Food Places Closing 2017
Modish cafes and eateries pop up around Singapore seemingly almost every week, but how many of them are able to survive in the gruelling food and beverage industry?
Manpower shortages, rising rental cost and redevelopment are but a few of a host of problems that F&B owners are faced with.
The competitiveness has proven too much for some food places, with some slated to close their shutters for good this year.
1. Hua Nam Restaurant
Located at Upper Thomson Road, Hua Nam Restaurant is a 49-year-old dim sum eatery that started out as a roadside stall in the 1950s.
Just like your regular dim sum shops, you can find local favourites like siew mai, ha gao and lor mai kai here.
Sadly, patrons will no longer be able to relish the old-school vibes and delish chinese cuisine that the restaurant has to offer come the end of March.
Mr Siew Tak Foo, 59, one of the owners, cited health factors and being unable to find a successor as the main reasons why the third-generation owners decided to retire.
Business also suffered due to the Thomson Line construction works in the vicinity and fierce competition in the F&B industry.
If you’d like to drop a nostalgia bomb on your taste buds, you can pay them a visit before they close down for good.
Address: 244 Upper Thomson Road #01-210, Singapore 574369
Phone: 6453 3645
Opening Hours: 11am-11.45pm, Tuesday to Sunday; closed on Mon
2. Golden Shoe Food Centre
Affordable yet tasty hawker fare is always welcome, even if it is within the bustling Central Business District flooded with air-conditioned eateries.
Golden Shoe Food Centre appeals to the heartlander in every office worker, and has become a favourite lunch time spot.
It is slated to be redeveloped in the second half of 2017, into a 280m-high office building — joining the countless skyscrapers we already have.
If you’re a kopitiam kinda person, you can check out which stalls are worth visiting before the food centre closes forever.
You can even get a glimpse into the lives of veteran hawkers from the Golden Shoe Food Centre here.
Address: 50 Market Street, Singapore 048940
Phone: 9797 9506
Opening Hours: 6am-6pm daily
3. Holland Village Ipoh Hor Fun
Holland Village’s famous Ipoh Hor Fun stall has been standing strong in Holland Village Food Centre for the past 11 years.
However, the owner, Madam Ng Chue Len, 58, suffers from backache and is retiring due to the punishing 12-hour working shifts.
She isn’t going to retire without leaving her legacy behind though. She is willing to impart her skills and recipes for dishes like ipoh hor fun, chicken rice and wanton for free.
But of course, there’s no such thing as a free lunch in this world.
The catch is that those who set up their businesses after learning under her will have to pay her $500 to $800 monthly.
If you want to master Madam Ng’s trade secrets or simply indulge in a hearty bowl of her Ipoh hor fun, you can do so before she closes at the end of the month.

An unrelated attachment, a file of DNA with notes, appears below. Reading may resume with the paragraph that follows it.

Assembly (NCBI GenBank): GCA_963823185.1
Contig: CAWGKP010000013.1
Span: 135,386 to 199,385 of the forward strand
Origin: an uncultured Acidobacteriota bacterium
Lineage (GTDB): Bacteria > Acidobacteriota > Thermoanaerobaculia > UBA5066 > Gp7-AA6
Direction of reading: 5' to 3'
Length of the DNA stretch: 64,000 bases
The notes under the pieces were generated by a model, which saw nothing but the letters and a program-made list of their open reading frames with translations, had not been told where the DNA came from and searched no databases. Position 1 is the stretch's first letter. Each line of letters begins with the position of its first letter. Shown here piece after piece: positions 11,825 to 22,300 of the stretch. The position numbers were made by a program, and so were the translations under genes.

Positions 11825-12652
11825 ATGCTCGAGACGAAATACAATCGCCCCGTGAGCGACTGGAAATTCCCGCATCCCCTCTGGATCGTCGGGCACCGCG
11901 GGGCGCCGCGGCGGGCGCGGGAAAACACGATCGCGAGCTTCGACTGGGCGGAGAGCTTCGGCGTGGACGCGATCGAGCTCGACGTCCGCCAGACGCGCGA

Address: 1 Lorong Mambong, Singapore 277700
Opening Hours: 6am-12am (market)
4. Beauty World Food Centre
Following in Golden Shoe Food Centre’s footsteps, Beauty World Food Centre seems to be biting the dust soon too.
The future of Beauty World Food Centre is up in the air, with many hawkers left in limbo.
They were initially told to move out by Feb 11, but the deadline has been extended to an unspecified date.
The National Environment Agency (NEA) has not received any information from the licensee on their future plans, with the centre’s food shop licence expiring in November 2017.
With all the uncertainty surrounding Beauty World Food Centre’s closure, now’s the best time to go on a lip-smacking Beauty World Food Trail should they unexpectedly close soon.
Address: 144 Upper Bukit Timah Road, Level 4 Beauty World Plaza, Singapore 588177
If you’re a regular customer who’s wondering how to survive Beauty World Food Centre’s impending closure, you may want to check out other cheap Bukit Timah food here.
5. Sakae Sushi
Okay, so Sakae Sushi isn’t totally closing down — but 6 of its outlets will be shuttered this year.
You might be forgiven for thinking a restaurant chain like Sakae Sushi would be able to withstand the vagaries of the F&B industry.
But surprise surprise, even the sushi giants are struggling in Singapore.
In the past few months, Sakae Sushi has closed 10 outlets — that’s doesn’t include the 6 that are soon to be closed.
According to The Straits Times, Sakae Sushi has been in “loss-making mode over the last 2 years”.
It is almost unthinkable to witness Sakae Sushi leaving our shores, but that could prove to be a reality if things don’t pick up for the conveyor belt-concept sushi restaurant.
Well, things aren’t that bleak yet, as they still have over 20 outlets here in Singapore, which means you’ll still be able to satisfy your sushi cravings for awhile.
Out With The Old, In With The New
While it’s nice to be out with the old and in with the new, it’s inevitably saddening to see our favourite food places that we’re so used to dining at close down.
At least there’s still time for us to dine at these places before they become a part of our history.